2021 ICD-10-CM Code S49.02

Salter-Harris Type II physeal fracture of upper end of humerus

Version 2021

Not Valid for Submission

S49.02 is a non-specific and non-billable diagnosis code code, consider using a code with a higher level of specificity for a diagnosis of salter-harris type ii physeal fracture of upper end of humerus. The code is not specific and is NOT valid for the year 2021 for the submission of HIPAA-covered transactions. Category or Header define the heading of a category of codes that may be further subdivided by the use of 4th, 5th, 6th or 7th characters.

ICD-10:S49.02
Short Description:Sltr-haris Type II physeal fracture of upper end of humerus
Long Description:Salter-Harris Type II physeal fracture of upper end of humerus

Code Classification

Specific Coding for Sltr-haris Type II physeal fracture of upper end of humerus

Non-specific codes like S49.02 require more digits to indicate the appropriate level of specificity. Consider using any of the following ICD-10 codes with a higher level of specificity when coding for sltr-haris type ii physeal fracture of upper end of humerus:

  • Use S49.021 for Salter-Harris Type II physeal fracture of upper end of humerus, right arm NON-BILLABLE CODE
  • Use S49.021A for initial encounter for closed fracture BILLABLE CODE
  • Use S49.021D for subsequent encounter for fracture with routine healing BILLABLE CODE
  • Use S49.021G for subsequent encounter for fracture with delayed healing BILLABLE CODE
  • Use S49.021K for subsequent encounter for fracture with nonunion BILLABLE CODE
  • Use S49.021P for subsequent encounter for fracture with malunion BILLABLE CODE
  • Use S49.021S for sequela BILLABLE CODE
  • Use S49.022 for Salter-Harris Type II physeal fracture of upper end of humerus, left arm NON-BILLABLE CODE
  • Use S49.022A for initial encounter for closed fracture BILLABLE CODE
  • Use S49.022D for subsequent encounter for fracture with routine healing BILLABLE CODE
  • Use S49.022G for subsequent encounter for fracture with delayed healing BILLABLE CODE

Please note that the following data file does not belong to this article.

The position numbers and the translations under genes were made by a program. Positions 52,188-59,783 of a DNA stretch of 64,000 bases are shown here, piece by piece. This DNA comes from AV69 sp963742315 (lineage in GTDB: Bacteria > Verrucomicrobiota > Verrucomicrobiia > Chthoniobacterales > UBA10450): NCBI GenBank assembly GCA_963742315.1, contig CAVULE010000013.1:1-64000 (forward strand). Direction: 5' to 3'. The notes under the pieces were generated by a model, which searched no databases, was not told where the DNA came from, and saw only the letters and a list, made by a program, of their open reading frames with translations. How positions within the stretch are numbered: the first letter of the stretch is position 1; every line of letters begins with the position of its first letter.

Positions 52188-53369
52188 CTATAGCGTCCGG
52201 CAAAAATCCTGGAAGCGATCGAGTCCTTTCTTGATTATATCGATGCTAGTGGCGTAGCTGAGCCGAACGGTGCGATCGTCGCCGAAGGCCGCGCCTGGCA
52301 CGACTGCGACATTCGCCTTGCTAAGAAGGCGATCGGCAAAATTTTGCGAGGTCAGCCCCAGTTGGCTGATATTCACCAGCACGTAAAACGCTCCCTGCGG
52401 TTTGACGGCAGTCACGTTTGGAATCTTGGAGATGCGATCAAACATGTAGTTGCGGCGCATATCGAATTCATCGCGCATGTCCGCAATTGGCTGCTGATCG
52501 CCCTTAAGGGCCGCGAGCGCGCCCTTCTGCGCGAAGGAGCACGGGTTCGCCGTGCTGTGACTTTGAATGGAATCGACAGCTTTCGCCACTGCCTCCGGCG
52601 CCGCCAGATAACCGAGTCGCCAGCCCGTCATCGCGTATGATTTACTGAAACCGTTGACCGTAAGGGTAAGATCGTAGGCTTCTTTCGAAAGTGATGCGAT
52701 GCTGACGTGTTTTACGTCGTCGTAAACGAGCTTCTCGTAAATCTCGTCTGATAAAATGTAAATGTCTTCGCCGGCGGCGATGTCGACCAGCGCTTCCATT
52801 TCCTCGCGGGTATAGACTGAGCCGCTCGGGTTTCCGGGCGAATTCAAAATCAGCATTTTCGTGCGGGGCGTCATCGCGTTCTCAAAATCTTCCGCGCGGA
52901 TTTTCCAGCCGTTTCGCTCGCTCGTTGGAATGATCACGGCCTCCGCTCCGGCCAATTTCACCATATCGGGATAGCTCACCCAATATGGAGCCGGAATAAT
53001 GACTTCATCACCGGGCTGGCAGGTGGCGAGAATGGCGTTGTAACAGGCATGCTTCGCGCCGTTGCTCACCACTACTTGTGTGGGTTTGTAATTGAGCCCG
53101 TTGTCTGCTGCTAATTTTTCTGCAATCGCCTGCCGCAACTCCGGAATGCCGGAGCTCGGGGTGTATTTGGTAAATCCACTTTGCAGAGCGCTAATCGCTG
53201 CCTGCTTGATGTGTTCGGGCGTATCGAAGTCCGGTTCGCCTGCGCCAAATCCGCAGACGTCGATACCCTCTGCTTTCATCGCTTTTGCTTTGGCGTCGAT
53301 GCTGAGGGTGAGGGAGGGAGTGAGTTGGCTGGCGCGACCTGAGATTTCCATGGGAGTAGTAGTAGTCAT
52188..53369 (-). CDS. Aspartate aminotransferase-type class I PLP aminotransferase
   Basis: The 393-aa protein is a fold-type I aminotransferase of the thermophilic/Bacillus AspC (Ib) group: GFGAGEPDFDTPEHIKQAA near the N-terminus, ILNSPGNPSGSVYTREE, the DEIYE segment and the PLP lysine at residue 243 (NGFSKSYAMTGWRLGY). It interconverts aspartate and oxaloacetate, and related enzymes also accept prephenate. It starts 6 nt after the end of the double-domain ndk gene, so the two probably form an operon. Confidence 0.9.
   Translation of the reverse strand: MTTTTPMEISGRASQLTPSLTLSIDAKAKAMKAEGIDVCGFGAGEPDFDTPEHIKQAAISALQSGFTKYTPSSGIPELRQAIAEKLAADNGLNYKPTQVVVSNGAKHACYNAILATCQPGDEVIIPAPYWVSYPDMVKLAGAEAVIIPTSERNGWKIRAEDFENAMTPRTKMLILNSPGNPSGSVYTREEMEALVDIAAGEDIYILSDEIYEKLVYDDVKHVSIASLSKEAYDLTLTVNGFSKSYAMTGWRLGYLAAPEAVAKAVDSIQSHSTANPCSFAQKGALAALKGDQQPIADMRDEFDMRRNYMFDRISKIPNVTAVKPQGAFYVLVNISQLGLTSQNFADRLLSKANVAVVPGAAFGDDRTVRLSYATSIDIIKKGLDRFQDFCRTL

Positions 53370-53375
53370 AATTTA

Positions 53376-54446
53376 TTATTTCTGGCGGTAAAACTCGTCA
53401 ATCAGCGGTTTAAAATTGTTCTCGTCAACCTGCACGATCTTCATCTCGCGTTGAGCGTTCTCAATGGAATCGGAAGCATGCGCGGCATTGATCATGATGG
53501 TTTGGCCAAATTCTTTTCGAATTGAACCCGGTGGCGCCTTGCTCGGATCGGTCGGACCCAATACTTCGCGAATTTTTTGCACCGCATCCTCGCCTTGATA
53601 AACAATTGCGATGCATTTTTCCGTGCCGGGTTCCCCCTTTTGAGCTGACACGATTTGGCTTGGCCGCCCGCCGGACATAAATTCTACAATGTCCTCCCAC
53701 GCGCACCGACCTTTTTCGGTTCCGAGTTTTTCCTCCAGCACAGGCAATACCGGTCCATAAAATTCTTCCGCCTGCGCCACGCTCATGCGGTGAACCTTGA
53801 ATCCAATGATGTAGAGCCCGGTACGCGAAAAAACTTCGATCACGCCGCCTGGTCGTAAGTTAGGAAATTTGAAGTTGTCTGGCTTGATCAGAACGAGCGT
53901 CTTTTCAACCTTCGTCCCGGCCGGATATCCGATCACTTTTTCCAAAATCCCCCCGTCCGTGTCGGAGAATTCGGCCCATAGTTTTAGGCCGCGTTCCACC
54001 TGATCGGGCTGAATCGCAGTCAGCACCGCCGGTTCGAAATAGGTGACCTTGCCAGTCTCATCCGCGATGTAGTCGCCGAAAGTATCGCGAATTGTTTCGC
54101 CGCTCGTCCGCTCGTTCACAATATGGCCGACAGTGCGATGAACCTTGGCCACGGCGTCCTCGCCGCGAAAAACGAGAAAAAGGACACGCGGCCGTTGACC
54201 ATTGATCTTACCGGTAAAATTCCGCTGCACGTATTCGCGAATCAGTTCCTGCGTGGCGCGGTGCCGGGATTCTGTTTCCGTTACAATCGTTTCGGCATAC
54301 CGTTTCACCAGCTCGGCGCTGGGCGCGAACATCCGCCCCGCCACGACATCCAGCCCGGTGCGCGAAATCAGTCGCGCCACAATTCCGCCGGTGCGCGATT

• Use S49.022K for subsequent encounter for fracture with nonunion BILLABLE CODE
  • Use S49.022P for subsequent encounter for fracture with malunion BILLABLE CODE
  • Use S49.022S for sequela BILLABLE CODE
  • Use S49.029 for Salter-Harris Type II physeal fracture of upper end of humerus, unspecified arm NON-BILLABLE CODE
  • Use S49.029A for initial encounter for closed fracture BILLABLE CODE
  • Use S49.029D for subsequent encounter for fracture with routine healing BILLABLE CODE
  • Use S49.029G for subsequent encounter for fracture with delayed healing BILLABLE CODE
  • Use S49.029K for subsequent encounter for fracture with nonunion BILLABLE CODE
  • Use S49.029P for subsequent encounter for fracture with malunion BILLABLE CODE
  • Use S49.029S for sequela BILLABLE CODE

Index to Diseases and Injuries

The Index to Diseases and Injuries is an alphabetical listing of medical terms, with each term mapped to one or more ICD-10 code(s). The following references for the code S49.02 are found in the index:

Information for Patients


Fractures

Also called: Broken bone

A fracture is a break, usually in a bone. If the broken bone punctures the skin, it is called an open or compound fracture. Fractures commonly happen because of car accidents, falls, or sports injuries. Other causes are low bone density and osteoporosis, which cause weakening of the bones. Overuse can cause stress fractures, which are very small cracks in the bone.

Symptoms of a fracture are

You need to get medical care right away for any fracture. An x-ray can tell if your bone is broken. You may need to wear a cast or splint. Sometimes you need surgery to put in plates, pins or screws to keep the bone in place.


[Learn More in MedlinePlus]

Shoulder Injuries and Disorders

Your shoulder joint is composed of three bones: the clavicle (collarbone), the scapula (shoulder blade), and the humerus (upper arm bone). Your shoulders are the most movable joints in your body. They can also be unstable because the ball of the upper arm is larger than the shoulder socket that holds it. To remain in a stable or normal position, the shoulder must be anchored by muscles, tendons, and ligaments.

Because your shoulder can be unstable, it can be easily injured. Common problems include

Health care providers diagnose shoulder problems by using your medical history, a physical exam, and imaging tests.

Often, the first treatment for shoulder problems is RICE. This stands for Rest, Ice, Compression, and Elevation. Other treatments include exercise and medicines to reduce pain and swelling. If those don't work, you may need surgery.

NIH: National Institute of Arthritis and Musculoskeletal and Skin Diseases


[Learn More in MedlinePlus]

Code History

  • FY 2021 - No Change, effective from 10/1/2020 through 9/30/2021
  • FY 2020 - No Change, effective from 10/1/2019 through 9/30/2020
  • FY 2019 - No Change, effective from 10/1/2018 through 9/30/2019
  • FY 2018 - No Change, effective from 10/1/2017 through 9/30/2018
  • FY 2017 - No Change, effective from 10/1/2016 through 9/30/2017
  • FY 2016 - New Code, effective from 10/1/2015 through 9/30/2016 (First year ICD-10-CM implemented into the HIPAA code set)